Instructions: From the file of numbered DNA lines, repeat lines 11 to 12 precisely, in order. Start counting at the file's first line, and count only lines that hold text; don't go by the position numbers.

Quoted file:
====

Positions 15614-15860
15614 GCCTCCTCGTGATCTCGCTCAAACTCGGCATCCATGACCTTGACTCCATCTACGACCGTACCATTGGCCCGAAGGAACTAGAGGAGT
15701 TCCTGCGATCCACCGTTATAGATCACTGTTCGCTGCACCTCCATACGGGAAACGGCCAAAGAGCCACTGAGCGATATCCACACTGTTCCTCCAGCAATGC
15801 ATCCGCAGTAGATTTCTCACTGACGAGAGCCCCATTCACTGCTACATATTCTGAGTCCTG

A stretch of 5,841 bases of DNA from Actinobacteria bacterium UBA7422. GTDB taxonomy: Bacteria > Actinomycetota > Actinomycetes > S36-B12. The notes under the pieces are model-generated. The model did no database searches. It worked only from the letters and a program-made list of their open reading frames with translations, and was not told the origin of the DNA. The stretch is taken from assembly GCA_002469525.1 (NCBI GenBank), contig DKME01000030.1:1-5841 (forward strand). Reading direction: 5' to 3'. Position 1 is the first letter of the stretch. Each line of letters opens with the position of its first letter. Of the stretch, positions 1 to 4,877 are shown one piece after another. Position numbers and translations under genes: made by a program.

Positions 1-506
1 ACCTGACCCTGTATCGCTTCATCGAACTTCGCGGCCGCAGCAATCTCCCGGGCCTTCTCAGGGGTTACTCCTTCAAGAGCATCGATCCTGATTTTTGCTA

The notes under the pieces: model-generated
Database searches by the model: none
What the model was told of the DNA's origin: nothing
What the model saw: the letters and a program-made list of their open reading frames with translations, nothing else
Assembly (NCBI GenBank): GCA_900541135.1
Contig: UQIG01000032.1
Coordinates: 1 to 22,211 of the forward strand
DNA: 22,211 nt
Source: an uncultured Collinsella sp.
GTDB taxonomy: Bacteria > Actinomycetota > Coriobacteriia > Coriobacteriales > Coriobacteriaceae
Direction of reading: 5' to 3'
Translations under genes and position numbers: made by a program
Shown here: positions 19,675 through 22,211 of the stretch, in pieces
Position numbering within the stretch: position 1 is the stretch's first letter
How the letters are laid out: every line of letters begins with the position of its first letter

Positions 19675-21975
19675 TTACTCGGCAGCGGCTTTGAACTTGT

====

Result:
What the model saw: the letters and a program-made list of their open reading frames with translations, nothing else
Assembly (NCBI GenBank): GCA_900541135.1